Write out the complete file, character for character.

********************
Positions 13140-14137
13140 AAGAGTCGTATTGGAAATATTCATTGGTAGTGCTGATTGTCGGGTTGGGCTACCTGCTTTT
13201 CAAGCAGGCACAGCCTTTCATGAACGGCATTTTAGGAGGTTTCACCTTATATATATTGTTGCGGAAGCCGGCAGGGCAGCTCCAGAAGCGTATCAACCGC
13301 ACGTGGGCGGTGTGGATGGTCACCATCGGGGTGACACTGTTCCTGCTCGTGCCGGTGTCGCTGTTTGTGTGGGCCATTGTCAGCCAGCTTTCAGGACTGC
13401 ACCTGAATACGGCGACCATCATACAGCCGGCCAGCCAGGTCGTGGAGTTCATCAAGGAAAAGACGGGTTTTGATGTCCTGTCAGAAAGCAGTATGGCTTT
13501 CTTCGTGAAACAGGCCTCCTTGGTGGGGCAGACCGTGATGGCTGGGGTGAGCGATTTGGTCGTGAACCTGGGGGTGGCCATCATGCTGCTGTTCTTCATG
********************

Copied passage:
Positions 13140-14137
13140 AAGAGTCGTATTGGAAATATTCATTGGTAGTGCTGATTGTCGGGTTGGGCTACCTGCTTTT
13201 CAAGCAGGCACAGCCTTTCATGAACGGCATTTTAGGAGGTTTCACCTTATATATATTGTTGCGGAAGCCGGCAGGGCAGCTCCAGAAGCGTATCAACCGC
13301 ACGTGGGCGGTGTGGATGGTCACCATCGGGGTGACACTGTTCCTGCTCGTGCCGGTGTCGCTGTTTGTGTGGGCCATTGTCAGCCAGCTTTCAGGACTGC
13401 ACCTGAATACGGCGACCATCATACAGCCGGCCAGCCAGGTCGTGGAGTTCATCAAGGAAAAGACGGGTTTTGATGTCCTGTCAGAAAGCAGTATGGCTTT
13501 CTTCGTGAAACAGGCCTCCTTGGTGGGGCAGACCGTGATGGCTGGGGTGAGCGATTTGGTCGTGAACCTGGGGGTGGCCATCATGCTGCTGTTCTTCATG